13 –  Kashink number of luck!

On the beginning of my first Parisian autumn, yesterday I went to Le M.U.R to check on Kashink artistic performance. Women are quite rare on street-art world, so it was wonderful to meet someone like her. Wearing a t-shirt with a work of Jean-Michel-Basquiat, an atypical mustache in her delicate face and distributing  sincere smiles for everybody make her performance even special to the audience appreciating her hands sliding with spray cans in sweet colors drawing her unmistakable characters.

Kashink performance at Le M.U.R

Kashink paints huge protean figures with multiple eyes, men mostly, or skulls in Mexico, all in a colorful graphic style, away from traditional references of female graffiti. She is inspired by Frida Kahlo, the Bad Painting Basquiat and Keith Haring .  Among the themes that are usual to her, there are taboo subjects in our society, such as homosexuality, women’s status, or death.

Kashink work in progress at Le M.U.R

In this painting on Le M.U.R she putted the number 13 as the third eye of her character, her number of luck, she explained me. She also wrote the phrase  “Okay Mom I will”, which for her is the story about a Mom concerning with his son and his response boring but positive.  What she really like, is when people look for her drawings in a way to stimulating their creativity and create their own stories.

Kashink performance at Le M.U.R

Kashink performance at Le M.U.R

Kashink performance at Le M.U.R

Kashink performance at Le M.U.R

Kashink

Le M.U.R is always a friendly place to meet friends and lovers for street-art. A meeting point to review special people and also exchange about urban art.  I guess Kashink painted for more than 8 hours in total the huge panels of 6x4m. I enjoyed 3 hours of her work after been chilled by the cold  autumn sensation on the air.  Sadly I left before she finished the work yesterday, then I came back this morning to take pictures of the work.

Kashink work in progress this morning

Kashink work in progress this morning

Kashink – “Okay Mom I will”

Thanks to a  beautiful surprise from the Universe, this morning, while writing this article beside Le M.U.R at Charbon Café I met Kashink again finishing the work that was supposed to be finished yesterday.  I had the pleasure to talk with her again and have her explanation about this work. I asked her to sign my bike and as always, smiling she gave me this beautiful gift!!!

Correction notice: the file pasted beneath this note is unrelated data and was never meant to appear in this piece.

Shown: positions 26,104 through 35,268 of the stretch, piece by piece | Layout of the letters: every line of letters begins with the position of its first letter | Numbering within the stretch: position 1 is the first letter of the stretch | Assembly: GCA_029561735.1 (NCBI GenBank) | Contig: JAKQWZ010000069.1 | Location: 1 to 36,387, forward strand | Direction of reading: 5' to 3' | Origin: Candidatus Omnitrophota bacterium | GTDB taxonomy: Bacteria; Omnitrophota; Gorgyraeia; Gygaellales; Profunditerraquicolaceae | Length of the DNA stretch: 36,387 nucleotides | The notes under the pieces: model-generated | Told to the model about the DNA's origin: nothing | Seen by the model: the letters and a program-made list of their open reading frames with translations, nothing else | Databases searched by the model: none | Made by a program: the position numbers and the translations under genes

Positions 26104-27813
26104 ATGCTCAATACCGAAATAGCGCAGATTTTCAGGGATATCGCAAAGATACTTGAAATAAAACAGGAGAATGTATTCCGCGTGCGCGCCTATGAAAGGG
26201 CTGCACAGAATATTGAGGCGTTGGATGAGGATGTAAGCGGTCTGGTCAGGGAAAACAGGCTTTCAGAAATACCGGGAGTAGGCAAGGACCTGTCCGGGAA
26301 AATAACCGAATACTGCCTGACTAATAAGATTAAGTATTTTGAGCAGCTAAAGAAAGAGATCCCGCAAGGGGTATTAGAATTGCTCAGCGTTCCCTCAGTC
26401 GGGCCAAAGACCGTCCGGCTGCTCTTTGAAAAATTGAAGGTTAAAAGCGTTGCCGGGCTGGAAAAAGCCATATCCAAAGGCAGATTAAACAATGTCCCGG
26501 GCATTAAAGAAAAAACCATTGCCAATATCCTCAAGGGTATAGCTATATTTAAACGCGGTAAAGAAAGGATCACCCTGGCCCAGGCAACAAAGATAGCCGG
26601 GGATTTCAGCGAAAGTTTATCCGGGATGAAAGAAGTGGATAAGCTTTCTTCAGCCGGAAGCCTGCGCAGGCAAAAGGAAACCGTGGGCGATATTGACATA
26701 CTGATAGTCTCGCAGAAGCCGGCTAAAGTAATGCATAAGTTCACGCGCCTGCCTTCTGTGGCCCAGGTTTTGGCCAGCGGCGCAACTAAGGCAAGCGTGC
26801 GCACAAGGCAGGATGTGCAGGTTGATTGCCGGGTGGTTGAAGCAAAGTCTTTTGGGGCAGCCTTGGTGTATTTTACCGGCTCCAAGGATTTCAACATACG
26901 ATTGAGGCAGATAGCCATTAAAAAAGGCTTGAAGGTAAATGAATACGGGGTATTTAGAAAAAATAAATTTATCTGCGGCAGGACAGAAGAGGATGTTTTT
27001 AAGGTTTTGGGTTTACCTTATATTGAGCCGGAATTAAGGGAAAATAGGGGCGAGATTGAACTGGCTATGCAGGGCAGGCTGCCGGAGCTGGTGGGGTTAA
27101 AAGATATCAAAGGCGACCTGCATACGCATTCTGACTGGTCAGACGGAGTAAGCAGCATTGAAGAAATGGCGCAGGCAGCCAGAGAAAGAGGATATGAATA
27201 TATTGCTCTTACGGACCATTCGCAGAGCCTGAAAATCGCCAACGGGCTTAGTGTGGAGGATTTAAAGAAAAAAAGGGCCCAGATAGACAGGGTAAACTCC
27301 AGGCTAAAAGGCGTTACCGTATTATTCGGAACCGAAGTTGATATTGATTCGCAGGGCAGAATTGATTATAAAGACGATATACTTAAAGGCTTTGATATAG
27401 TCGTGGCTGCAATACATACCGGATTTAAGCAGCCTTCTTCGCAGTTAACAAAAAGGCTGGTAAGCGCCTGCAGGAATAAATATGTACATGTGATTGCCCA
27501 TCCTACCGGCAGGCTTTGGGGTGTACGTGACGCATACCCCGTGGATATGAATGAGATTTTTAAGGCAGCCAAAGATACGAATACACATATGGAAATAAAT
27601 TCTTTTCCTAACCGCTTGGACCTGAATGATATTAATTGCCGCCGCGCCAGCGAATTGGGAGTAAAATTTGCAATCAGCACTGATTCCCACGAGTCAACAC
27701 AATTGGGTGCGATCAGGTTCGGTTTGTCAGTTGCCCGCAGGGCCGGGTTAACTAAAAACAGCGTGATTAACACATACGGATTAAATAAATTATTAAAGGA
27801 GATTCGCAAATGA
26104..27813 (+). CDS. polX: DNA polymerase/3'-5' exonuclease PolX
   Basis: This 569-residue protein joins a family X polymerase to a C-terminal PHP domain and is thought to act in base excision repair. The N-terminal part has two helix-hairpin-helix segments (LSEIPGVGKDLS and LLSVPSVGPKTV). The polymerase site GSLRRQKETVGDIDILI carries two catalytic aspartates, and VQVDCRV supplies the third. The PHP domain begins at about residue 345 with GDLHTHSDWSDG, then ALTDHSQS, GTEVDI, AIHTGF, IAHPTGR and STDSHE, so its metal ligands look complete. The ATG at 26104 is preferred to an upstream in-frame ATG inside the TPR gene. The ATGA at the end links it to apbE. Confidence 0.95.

Kashink for Le M.U.R

Kashink signing my bike

Kashink

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‘Actions speak louder than words’ – L’Atlas interview

One day before interviewing Shepard Fairey last June in Paris, I was fortunate to interview the French artist L’Atlas. On his peaceful studio in La Forge in Belleville neighborhood, with a fresh and raining afternoon surrounded by bird songs and in company with my artistic minded friend Jordan Alves (who set up the interview and also helped me to edit it), we had the opportunity of submersing ourselves in L’Atlas universe explained by his calm and sweet voice.

L’Atlas Studio, Belleville – Paris

L’Atlas, whose real name is Jules Dedet Granel, is a French artist born in 1978. Major figure in the street-art, artist and typographer who has studied Archeology and Calligraphy. He started to work with spray on the streets of Paris writing his name in the early 90’s.

L’Atlas Studio, Belleville – Paris

In 2001, he stopped to use spray can and discovered the tape (scotch). L’Atlas is particularly interested in Kufi, writing geometric codes which transposes into the Latin alphabet. Always been attracted by the cards and travel, his artistic approach was marked since childhood by the books on astronomy and geography whose aesthetics attracted him deeply. It is in this universe that owes its name, directed in most of his works. After marking the floors and walls of the cities with huge compasses and labyrinths, L’Atlas took the path of geometric abstraction. Today he is represented by 5 galleries around the world in Paris, NY, Milan, London and Marrakech.

“Cosmic Graffiti” Exhibition, Espace Beaurepaire – Paris – Photo:Bombes Production

L’Atlas manhole cover, Toulouse – Photo:L’Atlas

I first asked him, how he got interested about cosmos, earth and geography. “I was attracted by things around energy, like earth and cosmos and I use to do Tai Chi Chuan that easily opened my contact with the energy of the universe. I think life is energy and also calligraphy is energy, paint is the translation of pure energy. For me, there is no difference between the universe and painting. When you look at a map, the universe and cosmos are geographic landscapes in a balance. In my paintings, I’m looking to re-find the balance of the landscapes and cosmos”, he explains.